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"The Listener" Lends An Ear

Peter Snyder, an art student who calls himself "The Listener," sits at his "listening post" in New York City's Bryant Park every Sunday and listens to anyone who wants to talk ... and he does it for free.
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Everybody loves to talk, but does anyone really listen?

Peter Snyder does.

In fact, he calls himself "The Listener."

Every Sunday, he sits at his "listening post" in a New York City Park and listens to anyone who wants to talk.

And he does it for free.

Snyder dropped by The Saturday Early Show and not only listened — he talked!

"Honestly," he explained to weather anchor Lonnie Quinn, "I really believe listening is important, and we all listen to each other in the course of a day in our jobs, to your friends and family. We listen on the street so we can tell what's going on, but what if I listened for no defined reason at all? What if I listened to strangers, and I concentrate, and I try to give them the same attention that I would give to someone who is a close friend or family?"

It all started with an ad on Craigslist, and he makes appointments there for people to come be heard by him.

He says he averages two-to-four people each Sunday. "When I first began," he added, "on rainy days, sometimes no one would show up, but it's picked up. I think it takes a little time."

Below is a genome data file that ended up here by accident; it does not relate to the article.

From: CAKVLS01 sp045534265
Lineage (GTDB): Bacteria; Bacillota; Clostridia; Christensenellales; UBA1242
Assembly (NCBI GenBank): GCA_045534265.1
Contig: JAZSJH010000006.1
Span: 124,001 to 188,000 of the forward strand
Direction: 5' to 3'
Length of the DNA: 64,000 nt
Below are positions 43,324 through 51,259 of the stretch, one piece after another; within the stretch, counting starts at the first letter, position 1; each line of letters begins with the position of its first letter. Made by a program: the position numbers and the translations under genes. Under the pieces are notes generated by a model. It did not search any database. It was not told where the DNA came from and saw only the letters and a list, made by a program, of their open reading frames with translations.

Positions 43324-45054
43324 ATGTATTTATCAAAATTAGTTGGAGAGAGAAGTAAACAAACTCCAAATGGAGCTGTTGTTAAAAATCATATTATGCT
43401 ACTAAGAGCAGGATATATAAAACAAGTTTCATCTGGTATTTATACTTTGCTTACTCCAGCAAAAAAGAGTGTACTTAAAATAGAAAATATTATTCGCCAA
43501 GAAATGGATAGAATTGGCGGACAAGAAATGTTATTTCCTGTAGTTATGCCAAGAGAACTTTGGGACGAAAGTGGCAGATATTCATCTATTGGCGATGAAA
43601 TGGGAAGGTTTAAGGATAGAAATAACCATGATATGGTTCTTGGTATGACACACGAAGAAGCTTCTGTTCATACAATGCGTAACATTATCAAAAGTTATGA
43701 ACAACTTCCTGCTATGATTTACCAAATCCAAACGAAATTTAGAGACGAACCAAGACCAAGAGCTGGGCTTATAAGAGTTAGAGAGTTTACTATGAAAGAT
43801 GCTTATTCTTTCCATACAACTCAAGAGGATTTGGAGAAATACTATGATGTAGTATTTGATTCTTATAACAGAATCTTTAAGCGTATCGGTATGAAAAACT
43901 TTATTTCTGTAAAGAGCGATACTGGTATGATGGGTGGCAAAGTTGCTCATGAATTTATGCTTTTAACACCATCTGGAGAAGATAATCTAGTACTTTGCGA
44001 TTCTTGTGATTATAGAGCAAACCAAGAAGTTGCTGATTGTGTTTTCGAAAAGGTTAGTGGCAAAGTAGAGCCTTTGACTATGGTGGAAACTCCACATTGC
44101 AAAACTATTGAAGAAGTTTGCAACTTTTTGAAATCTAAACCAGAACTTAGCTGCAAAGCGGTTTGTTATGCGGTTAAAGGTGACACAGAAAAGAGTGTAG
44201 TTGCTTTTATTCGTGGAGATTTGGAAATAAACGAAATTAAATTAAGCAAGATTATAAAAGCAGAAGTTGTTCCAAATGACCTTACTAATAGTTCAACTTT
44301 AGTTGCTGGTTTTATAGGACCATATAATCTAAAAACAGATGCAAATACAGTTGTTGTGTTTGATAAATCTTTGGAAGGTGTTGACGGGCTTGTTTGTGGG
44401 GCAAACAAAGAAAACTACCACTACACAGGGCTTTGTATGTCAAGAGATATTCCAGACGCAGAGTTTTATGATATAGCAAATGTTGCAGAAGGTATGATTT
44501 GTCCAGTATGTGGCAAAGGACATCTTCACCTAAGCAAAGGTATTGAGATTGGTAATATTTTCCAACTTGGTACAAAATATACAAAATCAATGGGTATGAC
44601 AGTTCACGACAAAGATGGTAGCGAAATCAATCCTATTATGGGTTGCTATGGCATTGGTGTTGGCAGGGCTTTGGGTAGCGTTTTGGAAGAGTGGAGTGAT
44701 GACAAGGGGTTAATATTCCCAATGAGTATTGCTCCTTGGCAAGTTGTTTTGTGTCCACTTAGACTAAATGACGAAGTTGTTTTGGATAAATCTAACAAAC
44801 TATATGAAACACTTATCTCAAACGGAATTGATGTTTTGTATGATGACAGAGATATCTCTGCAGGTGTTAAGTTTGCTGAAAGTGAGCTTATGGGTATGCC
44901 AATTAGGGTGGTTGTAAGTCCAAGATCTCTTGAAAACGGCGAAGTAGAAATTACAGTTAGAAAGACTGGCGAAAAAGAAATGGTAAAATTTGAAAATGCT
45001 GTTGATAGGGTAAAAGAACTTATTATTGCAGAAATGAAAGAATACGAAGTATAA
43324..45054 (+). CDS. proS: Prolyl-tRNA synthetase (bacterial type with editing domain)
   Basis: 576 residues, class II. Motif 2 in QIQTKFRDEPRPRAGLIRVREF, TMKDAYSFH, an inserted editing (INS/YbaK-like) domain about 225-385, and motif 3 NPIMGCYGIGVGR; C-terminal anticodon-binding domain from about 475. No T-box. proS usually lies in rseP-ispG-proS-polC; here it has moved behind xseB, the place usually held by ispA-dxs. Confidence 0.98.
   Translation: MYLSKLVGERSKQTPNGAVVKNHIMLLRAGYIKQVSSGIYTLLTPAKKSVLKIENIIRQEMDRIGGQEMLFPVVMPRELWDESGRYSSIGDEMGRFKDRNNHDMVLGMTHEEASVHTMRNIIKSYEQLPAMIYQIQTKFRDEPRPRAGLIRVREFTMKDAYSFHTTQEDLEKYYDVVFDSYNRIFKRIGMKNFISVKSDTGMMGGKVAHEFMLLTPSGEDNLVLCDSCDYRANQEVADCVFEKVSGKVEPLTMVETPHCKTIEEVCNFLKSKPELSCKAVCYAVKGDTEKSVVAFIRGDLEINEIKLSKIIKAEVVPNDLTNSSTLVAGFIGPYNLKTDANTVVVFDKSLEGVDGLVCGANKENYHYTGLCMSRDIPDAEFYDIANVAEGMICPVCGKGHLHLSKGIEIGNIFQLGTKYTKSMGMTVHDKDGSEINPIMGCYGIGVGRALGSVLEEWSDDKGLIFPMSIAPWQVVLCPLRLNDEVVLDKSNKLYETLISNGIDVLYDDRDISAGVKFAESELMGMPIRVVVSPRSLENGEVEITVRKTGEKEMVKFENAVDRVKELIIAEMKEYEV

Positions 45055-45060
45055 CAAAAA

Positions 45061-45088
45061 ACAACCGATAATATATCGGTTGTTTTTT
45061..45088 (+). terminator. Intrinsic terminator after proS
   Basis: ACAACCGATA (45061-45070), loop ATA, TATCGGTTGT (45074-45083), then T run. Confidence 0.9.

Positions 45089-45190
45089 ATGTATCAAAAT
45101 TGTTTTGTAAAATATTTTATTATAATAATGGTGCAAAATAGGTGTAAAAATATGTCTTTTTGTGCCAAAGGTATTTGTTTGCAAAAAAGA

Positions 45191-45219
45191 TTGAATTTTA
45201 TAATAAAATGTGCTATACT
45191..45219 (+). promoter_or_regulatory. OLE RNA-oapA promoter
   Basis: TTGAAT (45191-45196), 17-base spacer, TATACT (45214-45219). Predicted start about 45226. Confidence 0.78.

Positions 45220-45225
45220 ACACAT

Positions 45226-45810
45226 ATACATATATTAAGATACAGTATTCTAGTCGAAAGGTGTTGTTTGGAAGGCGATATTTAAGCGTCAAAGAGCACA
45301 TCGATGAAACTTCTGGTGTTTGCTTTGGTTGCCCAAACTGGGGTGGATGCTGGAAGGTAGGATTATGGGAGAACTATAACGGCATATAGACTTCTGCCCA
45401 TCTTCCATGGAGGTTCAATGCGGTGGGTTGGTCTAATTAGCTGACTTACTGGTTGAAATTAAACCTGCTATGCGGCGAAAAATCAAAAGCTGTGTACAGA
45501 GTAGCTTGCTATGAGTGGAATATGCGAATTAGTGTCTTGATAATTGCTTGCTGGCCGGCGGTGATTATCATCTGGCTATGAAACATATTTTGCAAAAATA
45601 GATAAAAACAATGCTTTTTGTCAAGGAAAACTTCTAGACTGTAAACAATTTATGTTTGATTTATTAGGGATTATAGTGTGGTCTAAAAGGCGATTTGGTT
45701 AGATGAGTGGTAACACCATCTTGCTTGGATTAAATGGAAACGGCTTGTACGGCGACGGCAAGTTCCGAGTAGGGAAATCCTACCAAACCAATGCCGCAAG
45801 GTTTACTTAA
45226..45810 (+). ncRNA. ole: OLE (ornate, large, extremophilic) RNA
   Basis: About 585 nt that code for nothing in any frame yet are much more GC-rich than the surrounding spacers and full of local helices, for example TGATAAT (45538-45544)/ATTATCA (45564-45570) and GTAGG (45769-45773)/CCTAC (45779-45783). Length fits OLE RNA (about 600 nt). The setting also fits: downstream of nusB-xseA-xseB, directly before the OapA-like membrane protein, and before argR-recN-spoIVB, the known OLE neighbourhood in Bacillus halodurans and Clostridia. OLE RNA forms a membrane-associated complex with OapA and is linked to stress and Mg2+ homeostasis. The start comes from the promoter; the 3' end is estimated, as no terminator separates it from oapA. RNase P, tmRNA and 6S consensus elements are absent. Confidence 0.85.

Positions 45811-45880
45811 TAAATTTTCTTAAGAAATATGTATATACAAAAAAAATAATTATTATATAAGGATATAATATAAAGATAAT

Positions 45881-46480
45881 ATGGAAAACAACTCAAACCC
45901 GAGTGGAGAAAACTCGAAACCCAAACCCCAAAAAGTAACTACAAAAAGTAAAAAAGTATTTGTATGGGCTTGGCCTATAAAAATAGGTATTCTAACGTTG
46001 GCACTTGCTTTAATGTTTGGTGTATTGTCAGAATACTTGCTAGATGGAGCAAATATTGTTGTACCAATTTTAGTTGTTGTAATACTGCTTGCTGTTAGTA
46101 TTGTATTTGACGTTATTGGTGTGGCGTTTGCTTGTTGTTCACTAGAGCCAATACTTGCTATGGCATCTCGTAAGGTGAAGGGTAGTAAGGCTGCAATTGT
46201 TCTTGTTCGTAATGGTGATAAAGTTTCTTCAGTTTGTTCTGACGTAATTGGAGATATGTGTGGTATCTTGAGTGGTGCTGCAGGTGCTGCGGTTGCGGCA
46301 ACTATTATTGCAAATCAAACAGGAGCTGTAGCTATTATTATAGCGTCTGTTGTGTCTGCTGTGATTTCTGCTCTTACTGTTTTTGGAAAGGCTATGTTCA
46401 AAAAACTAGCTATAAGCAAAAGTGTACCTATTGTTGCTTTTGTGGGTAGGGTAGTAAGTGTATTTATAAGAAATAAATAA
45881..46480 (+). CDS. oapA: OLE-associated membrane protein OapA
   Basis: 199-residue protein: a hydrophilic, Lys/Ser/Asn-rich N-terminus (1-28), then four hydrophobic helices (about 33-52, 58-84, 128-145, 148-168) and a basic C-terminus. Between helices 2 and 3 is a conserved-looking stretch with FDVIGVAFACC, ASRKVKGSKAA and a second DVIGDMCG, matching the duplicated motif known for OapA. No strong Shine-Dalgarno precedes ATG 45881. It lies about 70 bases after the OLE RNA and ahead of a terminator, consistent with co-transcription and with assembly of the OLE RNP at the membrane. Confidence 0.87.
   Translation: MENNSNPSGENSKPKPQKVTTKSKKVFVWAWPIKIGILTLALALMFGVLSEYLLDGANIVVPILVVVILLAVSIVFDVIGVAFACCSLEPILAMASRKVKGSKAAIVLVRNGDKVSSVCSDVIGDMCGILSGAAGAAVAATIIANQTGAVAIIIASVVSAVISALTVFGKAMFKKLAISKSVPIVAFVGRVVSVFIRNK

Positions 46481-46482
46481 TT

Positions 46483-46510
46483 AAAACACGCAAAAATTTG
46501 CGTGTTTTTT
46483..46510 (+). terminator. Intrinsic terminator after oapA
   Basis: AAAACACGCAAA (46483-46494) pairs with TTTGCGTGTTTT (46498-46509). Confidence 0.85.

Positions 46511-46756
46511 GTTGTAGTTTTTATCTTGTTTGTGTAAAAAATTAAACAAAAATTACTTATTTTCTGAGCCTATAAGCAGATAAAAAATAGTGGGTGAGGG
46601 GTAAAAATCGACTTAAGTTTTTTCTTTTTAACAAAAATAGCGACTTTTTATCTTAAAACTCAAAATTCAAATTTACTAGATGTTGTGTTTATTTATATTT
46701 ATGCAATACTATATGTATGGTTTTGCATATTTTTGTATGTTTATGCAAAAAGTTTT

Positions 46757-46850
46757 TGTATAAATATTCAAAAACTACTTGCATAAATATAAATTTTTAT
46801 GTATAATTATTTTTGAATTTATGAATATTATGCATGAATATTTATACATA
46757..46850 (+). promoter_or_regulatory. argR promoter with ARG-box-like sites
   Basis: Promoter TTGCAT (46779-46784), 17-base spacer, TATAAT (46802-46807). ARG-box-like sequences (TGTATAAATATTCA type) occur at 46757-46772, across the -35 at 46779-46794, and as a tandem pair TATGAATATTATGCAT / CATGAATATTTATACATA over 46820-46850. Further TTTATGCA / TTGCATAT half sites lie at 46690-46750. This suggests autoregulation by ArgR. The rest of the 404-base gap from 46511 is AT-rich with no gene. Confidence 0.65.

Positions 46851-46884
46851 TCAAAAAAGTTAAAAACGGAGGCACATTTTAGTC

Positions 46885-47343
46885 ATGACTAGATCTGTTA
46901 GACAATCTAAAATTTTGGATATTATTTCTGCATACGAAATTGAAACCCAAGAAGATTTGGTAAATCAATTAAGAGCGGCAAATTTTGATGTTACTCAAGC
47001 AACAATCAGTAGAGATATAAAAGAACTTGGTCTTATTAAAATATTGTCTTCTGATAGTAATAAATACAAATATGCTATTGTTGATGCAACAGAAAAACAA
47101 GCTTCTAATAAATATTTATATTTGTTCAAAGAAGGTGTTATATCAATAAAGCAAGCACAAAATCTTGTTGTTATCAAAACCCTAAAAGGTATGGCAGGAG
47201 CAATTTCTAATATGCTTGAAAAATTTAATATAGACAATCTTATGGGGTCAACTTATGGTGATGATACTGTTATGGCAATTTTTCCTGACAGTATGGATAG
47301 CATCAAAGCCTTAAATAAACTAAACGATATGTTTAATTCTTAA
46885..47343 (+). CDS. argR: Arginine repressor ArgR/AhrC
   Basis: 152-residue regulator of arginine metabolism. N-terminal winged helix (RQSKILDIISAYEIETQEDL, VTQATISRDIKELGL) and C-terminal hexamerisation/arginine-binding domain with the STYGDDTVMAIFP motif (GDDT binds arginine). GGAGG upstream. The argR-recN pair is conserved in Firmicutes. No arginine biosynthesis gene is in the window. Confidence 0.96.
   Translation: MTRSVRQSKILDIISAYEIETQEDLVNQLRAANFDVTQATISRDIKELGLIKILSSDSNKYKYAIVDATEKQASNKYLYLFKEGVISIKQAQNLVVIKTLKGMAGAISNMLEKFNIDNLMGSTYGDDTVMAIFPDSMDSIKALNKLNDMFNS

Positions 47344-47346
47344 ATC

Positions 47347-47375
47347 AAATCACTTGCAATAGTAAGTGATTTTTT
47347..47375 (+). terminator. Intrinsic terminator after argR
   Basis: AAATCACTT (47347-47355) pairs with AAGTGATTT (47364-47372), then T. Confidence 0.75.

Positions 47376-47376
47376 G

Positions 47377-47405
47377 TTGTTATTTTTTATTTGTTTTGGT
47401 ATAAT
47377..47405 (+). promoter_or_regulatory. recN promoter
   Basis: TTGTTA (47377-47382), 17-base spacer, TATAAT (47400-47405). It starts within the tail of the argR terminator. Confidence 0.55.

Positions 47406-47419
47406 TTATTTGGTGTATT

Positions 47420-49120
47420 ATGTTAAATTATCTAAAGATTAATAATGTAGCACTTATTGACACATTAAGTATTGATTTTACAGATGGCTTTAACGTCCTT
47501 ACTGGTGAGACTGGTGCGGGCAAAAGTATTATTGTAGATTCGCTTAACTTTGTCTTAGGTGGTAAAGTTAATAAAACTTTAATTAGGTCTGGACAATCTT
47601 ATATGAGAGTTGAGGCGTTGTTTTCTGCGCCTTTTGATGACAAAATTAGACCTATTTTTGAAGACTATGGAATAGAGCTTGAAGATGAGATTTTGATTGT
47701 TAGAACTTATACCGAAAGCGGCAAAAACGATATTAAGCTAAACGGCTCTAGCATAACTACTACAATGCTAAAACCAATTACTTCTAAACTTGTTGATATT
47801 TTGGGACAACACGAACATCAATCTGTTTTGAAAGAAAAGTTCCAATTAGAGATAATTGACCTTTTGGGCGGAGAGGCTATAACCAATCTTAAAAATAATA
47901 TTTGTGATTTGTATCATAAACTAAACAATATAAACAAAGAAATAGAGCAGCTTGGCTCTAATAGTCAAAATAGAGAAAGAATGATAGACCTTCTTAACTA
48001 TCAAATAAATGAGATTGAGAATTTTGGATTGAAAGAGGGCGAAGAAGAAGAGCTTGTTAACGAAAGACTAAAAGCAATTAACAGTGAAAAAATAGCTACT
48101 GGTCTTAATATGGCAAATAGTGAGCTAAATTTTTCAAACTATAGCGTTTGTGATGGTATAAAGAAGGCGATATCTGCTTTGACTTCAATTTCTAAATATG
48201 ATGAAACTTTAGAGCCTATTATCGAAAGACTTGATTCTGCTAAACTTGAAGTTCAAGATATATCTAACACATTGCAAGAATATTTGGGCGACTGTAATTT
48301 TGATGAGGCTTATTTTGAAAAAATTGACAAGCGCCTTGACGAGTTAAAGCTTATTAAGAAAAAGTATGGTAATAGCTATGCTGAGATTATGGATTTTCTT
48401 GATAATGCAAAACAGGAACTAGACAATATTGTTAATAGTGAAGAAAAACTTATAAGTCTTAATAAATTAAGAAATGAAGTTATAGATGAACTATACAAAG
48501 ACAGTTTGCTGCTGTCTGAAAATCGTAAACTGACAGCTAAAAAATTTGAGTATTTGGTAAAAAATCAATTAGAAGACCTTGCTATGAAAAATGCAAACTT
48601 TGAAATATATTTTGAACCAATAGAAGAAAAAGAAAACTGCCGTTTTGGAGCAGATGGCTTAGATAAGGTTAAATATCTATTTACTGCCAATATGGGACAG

Snyder have five Rules of Listening for his sessions:

  • Thou shall talk as little or as much as you want.
  • Thou shall never share your name or age, address or personal information.
  • Thou shall know whatever you do share, I won't ever repeat.
  • Thou shall understand I will not use your personal information.
  • Thou shall have my services for free.

    Synder says listening can be an artL "I think it's a metaphor. You can raise certain everyday things to a level of art." He calls it "reflective listening."

    "I would say it's learning to not think about what we want to say next or advice," Synder points out, "and really trying to draw out of the person how they feel, and paying attention to emotionally what they're talking about, first of all, before we start — before you think about what you're going to say."



    To blog with Snyder, click here.